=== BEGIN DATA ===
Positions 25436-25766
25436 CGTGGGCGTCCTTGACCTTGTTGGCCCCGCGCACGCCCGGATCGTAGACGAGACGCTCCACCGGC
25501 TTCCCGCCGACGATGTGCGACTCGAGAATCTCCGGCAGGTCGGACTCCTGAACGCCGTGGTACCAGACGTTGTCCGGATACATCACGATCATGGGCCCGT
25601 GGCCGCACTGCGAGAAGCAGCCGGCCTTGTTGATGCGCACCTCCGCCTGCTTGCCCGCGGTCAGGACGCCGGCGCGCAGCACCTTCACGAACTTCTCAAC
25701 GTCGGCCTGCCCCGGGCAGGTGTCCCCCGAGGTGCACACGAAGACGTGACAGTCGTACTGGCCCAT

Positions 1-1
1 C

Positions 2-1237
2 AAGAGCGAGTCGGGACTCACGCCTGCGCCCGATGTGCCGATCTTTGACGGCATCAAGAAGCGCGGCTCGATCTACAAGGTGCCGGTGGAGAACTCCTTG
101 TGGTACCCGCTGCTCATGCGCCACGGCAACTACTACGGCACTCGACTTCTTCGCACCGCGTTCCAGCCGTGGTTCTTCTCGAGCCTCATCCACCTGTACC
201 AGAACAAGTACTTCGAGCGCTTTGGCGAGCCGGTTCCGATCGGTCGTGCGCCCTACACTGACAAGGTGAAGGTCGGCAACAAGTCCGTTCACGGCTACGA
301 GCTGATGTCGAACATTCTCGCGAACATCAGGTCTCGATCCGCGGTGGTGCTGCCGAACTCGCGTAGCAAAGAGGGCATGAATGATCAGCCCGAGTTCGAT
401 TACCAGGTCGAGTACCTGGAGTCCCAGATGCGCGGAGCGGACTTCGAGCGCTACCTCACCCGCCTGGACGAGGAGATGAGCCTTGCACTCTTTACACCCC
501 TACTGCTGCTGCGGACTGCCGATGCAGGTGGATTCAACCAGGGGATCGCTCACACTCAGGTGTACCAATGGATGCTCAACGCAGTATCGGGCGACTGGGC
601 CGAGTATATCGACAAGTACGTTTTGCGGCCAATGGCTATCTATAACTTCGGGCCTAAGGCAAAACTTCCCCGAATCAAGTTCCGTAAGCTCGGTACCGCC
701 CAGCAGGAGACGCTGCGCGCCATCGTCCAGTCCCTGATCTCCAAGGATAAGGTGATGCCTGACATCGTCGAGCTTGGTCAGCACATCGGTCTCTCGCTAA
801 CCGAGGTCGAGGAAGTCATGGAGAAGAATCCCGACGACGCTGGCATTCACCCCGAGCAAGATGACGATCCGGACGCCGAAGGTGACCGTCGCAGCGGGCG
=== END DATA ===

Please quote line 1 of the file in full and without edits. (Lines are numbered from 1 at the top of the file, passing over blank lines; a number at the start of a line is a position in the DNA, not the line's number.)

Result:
Positions 25436-25766